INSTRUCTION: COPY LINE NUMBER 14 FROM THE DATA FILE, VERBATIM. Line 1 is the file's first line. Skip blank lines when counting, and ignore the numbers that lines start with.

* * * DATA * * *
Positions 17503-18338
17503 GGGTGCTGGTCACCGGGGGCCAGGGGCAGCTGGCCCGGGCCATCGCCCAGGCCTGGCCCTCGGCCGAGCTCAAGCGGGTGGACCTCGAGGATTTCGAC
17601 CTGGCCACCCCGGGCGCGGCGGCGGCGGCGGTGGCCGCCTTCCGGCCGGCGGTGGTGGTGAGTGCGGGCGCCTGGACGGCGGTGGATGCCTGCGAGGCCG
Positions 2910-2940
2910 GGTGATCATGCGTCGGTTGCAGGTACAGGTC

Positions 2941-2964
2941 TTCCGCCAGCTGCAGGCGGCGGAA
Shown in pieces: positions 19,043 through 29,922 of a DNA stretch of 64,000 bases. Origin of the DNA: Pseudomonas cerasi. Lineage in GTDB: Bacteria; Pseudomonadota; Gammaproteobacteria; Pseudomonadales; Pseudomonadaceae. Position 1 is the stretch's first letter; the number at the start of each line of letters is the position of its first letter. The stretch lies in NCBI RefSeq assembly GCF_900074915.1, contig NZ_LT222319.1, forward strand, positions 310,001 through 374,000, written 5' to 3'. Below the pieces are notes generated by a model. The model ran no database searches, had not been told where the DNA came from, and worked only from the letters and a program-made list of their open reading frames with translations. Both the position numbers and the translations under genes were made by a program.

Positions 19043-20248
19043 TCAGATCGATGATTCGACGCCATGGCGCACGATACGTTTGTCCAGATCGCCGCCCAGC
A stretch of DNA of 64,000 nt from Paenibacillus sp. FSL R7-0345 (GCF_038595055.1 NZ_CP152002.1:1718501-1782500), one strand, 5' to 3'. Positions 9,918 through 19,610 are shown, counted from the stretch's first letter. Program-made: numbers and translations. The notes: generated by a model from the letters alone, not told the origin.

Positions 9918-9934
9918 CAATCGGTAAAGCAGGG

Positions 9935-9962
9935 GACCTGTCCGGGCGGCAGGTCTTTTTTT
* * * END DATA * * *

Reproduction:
Positions 9935-9962